Admittedly, Ignatius tended to link running together to submission to church leadership (a bit of an obsession with him) but still the end goal is unity in the body of Christ.

In the early church age as we see in the Epistles and the early church fathers, walking is seen as living out a choice of going with God or in opposition to God. However, two additions are made. First, walking with God, following after Christ is to involve unity within the church. Unity in this case does not appear to be primarily focused on political or governmental unity (Ignatius may disagree). The focus is on relationship and spirit. Secondly, as we walk together we have a connection or unity in Spirit of God.

The final two posts in this series will seek to take the insights of the previous posts and link them with sound (and hopefully Biblical) principles of missiology for a missions theology built around the theme of “walking with.”

On the Theme “Walking With”: a Missions Theology. Part 3

The Road to Emmaus appearance, based on Luke 2...
The Road to Emmaus appearance, based on Luke 24:13-32, painted by Joseph von Führich, 1830. (Photo credit: Wikipedia)

This section looks at the metaphor of “Walking With” in the context of Christ and our role as a disciple.

In the Old Testament, Walking with God was understood (with the possible exception of Genesis 3) as metaphorical. However, in the New Testament, we have the story of Jesus. Jesus is described in terms of God with Us (“Immanuel”). The Incarnation, God enfleshed, shows a taste of restoration, of God literally walking with Man, akin to what was lost in Genesis 3. The idea of God with us emphasizes His immanence, providing balance to our understanding of His holiness and transcendence.

In three years of primary ministry, Jesus walked with His disciples through Judea, Samaria, Galilee, and bordering territories. In fact, the defining description of commitment to Christ wasn’t “born again,” “born of the Spirit” or “redeemed” or other terms that are mentioned on occasion in the Gospels. The defining description of commitment to Christ was “Follow Me.” The concept of “walking with” leaves open who, if anyone, leads. With Christ, the leader is clearly Christ, but the idea is that the following is done with Christ. When Peter was half-hearted in His commitment to Jesus, he was described as following at a distance (Matthew 28:58).

Commitment to Christ (having faith in Him, if you prefer) is seen in following Christ and being with Him in where He goes. Jesus called disciples to “follow Me” (Matthew 4:19, Matthew 8:22, John 21:19). These had a literal sense as well as a figurative sense. Other places, Jesus said to follow Him in a more figurative sense.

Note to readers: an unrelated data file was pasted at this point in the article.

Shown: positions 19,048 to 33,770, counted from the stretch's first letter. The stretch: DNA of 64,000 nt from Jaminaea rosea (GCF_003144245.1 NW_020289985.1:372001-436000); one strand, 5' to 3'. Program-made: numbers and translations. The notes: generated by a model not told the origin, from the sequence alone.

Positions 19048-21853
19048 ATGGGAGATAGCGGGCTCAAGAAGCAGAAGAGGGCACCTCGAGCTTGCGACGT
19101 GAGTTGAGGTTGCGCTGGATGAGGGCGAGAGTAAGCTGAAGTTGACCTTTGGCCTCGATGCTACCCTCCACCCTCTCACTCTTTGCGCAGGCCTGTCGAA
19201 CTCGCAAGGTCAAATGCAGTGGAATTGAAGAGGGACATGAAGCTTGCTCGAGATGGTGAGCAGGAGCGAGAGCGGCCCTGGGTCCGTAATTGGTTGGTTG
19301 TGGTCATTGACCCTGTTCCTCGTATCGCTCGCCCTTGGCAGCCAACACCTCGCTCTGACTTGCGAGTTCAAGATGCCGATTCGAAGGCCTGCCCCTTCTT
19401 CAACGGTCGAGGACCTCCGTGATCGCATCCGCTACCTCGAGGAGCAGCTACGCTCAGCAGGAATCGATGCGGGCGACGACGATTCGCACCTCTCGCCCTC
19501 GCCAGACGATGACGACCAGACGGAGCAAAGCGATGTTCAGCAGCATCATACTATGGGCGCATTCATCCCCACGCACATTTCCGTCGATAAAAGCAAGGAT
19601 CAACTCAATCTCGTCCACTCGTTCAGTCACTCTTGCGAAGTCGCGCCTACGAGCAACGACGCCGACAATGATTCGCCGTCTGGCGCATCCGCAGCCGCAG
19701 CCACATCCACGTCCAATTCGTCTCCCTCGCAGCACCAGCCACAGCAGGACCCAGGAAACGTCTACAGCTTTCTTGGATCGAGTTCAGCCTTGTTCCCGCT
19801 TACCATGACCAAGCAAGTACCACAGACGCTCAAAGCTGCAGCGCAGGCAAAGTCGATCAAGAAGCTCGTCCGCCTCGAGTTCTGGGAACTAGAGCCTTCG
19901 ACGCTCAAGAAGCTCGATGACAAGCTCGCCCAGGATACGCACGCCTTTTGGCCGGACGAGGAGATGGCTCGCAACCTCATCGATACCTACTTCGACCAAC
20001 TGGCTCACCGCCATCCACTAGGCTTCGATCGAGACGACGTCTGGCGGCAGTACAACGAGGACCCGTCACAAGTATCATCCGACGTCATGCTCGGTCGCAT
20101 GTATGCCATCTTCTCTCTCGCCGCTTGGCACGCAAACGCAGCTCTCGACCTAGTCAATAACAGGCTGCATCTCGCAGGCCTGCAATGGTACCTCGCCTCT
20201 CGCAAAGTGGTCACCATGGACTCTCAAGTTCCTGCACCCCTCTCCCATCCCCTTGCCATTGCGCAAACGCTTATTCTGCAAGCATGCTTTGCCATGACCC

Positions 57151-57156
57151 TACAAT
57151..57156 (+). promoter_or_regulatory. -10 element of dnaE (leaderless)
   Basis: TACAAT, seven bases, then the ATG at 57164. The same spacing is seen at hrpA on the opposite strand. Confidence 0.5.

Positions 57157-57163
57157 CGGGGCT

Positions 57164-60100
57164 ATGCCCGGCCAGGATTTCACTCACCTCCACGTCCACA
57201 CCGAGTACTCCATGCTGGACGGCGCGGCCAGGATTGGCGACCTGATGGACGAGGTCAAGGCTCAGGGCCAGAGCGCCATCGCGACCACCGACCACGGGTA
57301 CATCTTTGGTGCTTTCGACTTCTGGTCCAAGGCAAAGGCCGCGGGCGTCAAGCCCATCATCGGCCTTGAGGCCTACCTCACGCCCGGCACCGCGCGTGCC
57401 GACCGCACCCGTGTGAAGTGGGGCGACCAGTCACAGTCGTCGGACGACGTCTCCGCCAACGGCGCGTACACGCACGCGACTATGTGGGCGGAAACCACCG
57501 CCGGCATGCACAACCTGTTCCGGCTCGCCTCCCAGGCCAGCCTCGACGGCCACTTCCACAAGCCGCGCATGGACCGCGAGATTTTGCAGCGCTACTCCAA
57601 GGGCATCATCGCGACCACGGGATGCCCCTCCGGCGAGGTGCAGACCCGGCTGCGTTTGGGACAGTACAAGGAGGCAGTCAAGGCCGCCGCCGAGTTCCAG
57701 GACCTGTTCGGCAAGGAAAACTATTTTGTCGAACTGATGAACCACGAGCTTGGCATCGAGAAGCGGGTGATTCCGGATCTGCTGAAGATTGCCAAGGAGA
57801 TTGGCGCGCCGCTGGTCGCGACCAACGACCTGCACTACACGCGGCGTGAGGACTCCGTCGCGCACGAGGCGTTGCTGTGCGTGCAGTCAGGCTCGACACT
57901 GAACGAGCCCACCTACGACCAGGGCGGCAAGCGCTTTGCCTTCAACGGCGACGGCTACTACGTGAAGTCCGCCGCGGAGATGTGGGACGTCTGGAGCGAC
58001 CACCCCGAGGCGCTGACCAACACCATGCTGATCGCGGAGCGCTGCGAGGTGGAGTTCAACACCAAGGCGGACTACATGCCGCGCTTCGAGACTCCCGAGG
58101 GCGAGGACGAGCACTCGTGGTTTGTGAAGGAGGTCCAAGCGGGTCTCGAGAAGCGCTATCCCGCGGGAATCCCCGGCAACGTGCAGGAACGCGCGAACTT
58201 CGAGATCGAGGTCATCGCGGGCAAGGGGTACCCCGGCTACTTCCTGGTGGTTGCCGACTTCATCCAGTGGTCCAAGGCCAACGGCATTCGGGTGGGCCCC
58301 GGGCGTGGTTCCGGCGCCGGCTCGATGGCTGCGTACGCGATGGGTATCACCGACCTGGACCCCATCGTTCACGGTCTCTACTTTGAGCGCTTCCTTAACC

Jesus describes Himself not only as one who walks with us, leading us, but also as one who is the path or aiding in travel on the path.

John 14:6 says that Jesus is the way, the truth and the life… the one and only means to come (to be accepted) to God the Father. The term “way” is the word road or path. It is figuratively used. Jesus describes Himself as the one and only path that one can travel on to be with the Father. It reminds one of Matthew 7:13-14 where Jesus describes two roads with two gates, one is wide leading to destruction and one is narrow leading to life. Additionally, both the John 14 and Matthew 7 passages reminds one of John 10:1-11. In this, there is a dual metaphor. Jesus describes Himself within the context of shepherding as a gate that only some may enter through. Additionally, Jesus describes Himself as a shepherd, in which only His sheep (disciples) will recognize and follow.

An additional figurative role in terms of walking with is seen in John 8:12. The passage talks about being the light of the world. However, it goes on to point out that those who follow Him will never walk in darkness. The image seems to be of one who has a lantern. Walking with Him, and being led by Him, we have light to walk safely in the way we should go. One might note that in Psalm 119, the word of God is described as being a lamp and a light for our feet as we walk on the pathway of our life, and that John 1 describes Jesus as God’s Word, closing the circle.

Other verses and ideas can be delved into, but this seems like a good place to stop. The idea of Christ walking with us describes God being with us in a very literal way, but also describes commitment. He leads and we are called to follow Him… closely. Faith in Christ is seen in following Him closely. Christ is with us, He is also described as the path and entrance (only road and access) to God the Father and life. He also is the one who lights the path. One who does not follow Christ is on another path. That path does not lead to God and life. One on such a path is walking in figurative darkness with the ultimate destination of destruction. The idea of walking with, as it pertains to Christ, notes His closeness, His reliability, and His necessity.

The next post will look at “Walking With” in terms of Christians within the Community of Faith. From there, hopefully, the points will be brought together towards a missions theology.